SCIO briefing on China's nuclear emergency preparedness

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Xu Dazhe, director of the China Atomic Energy Authority, director general of the State Administration for Science, Technology and Industry for National Defense (SASTIND), and deputy director of theNational Nuclear Emergency Coordination Committee (CNNECC)

Hu Kaihong, vice director-general of the Press Bureau, State Council Information Office

Jan.27, 2016

Beijing Youth Daily:

You have just briefed us on nuclear emergency preparedness. We're rather concerned about its guarantee regarding the life safety of the general public. Previously, the Ministry of Environmental Protection (MEP) had launched an emergency monitoring system following the nuclear test conducted by the DPRK. What role does it play in the emergency preparedness system? Thank you.

Xu Dazhe:

Putting people's interests first is the basic principle of the CPC and the Chinese government, and the same applies when it comes to developing China's nuclear energy. Releasing the White Paper is a means of preparation in case of accidents. We have highlighted the people's interests as the top priority in the top-level design of the emergency preparedness system. This is a means of ensuring that public safety is of paramount importance once accidents happen. The system not only includes an emergency response to the accident itself but also public response to a certain degree, known as the "Plume Exposure Pathway Emergency Planning Zones." To a larger extent, we should also consider countermeasures in protecting life safety and addressing all kinds of other safety concerns. We have multiple lines of defense, or barriers, installed to strengthen nuclear safety. Nuclear emergency preparedness is the last line of defense. In the case of this last resort, public safety, such as evacuation as well as the communication of information, should be our utmost focus. The current priority is to improve nuclear safety and avoid possible accidents through innovative ideas, reliable safety standards and sophisticated technology and equipment.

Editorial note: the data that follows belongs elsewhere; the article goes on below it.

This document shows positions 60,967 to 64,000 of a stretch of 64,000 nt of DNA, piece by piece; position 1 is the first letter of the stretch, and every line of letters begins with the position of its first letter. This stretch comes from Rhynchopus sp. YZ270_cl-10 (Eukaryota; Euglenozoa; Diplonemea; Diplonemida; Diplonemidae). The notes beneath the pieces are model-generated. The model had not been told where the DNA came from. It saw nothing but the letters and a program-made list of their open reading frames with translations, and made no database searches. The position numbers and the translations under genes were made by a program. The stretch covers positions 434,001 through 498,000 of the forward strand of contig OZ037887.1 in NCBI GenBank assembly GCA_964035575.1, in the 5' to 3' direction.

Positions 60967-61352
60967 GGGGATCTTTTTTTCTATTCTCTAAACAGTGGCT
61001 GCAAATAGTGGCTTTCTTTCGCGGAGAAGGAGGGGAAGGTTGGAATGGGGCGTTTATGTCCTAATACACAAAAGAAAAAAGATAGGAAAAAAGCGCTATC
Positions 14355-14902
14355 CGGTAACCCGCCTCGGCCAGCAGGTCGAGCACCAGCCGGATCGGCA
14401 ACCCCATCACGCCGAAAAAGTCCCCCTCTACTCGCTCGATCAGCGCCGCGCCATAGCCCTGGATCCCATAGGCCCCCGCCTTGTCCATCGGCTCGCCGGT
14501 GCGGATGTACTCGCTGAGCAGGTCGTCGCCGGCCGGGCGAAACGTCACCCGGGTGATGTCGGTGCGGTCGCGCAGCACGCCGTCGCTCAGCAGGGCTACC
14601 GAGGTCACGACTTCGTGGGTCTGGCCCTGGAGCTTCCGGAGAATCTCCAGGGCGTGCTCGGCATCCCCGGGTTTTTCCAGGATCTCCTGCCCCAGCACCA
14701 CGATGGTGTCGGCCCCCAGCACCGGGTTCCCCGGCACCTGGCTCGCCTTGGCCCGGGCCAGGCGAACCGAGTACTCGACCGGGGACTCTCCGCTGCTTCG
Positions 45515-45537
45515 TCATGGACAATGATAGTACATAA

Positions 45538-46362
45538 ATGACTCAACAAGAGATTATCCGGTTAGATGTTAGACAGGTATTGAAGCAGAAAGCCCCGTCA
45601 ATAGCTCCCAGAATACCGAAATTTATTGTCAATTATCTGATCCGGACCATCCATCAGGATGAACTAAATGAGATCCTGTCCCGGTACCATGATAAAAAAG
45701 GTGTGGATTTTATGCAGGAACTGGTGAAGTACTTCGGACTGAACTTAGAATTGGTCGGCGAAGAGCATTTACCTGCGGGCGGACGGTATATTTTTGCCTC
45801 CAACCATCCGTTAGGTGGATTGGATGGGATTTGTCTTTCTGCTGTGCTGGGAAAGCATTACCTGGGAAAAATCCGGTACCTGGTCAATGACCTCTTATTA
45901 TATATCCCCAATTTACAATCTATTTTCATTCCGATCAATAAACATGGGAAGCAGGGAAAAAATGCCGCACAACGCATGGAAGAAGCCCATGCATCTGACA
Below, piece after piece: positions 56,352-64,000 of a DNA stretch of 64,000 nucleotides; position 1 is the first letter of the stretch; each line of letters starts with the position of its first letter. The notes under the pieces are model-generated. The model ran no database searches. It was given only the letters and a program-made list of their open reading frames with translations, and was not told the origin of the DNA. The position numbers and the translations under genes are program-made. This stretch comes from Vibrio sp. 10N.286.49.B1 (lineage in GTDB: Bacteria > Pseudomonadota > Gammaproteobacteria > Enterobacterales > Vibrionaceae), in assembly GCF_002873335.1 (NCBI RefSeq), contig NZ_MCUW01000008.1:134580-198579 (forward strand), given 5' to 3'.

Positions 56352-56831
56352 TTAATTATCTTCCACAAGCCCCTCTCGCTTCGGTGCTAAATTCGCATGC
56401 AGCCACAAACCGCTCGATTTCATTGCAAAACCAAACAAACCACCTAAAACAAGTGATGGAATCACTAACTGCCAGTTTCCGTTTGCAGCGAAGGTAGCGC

The safety records China has kept over the past 30 years prove that the country has done this. However, given the fast progress of China's nuclear power and the increase of ongoing projects and operating projects, we must put nuclear emergency preparedness high on our agenda and publicize the knowledge of nuclear power, nuclear safety and emergency response measures. As a result, we held several public promotion campaigns last year. When the DPRK conducted its fourth nuclear test on Jan. 6, China's National Nuclear Accident Emergency Coordination Committee immediately took action in a full range of fields, such as environmental protection, medical care, earthquake detection and meteorology. We concluded that the test’s impact on China's environment and the Chinese people was insubstantial. We have always been concerned with the nuclear activities of our neighboring countries. The environmental protection department worked actively as a part of the preparedness system. It has been monitoring the environment, and so far, we haven't found any impact on China’s environment or the Chinese people.

Thank you.

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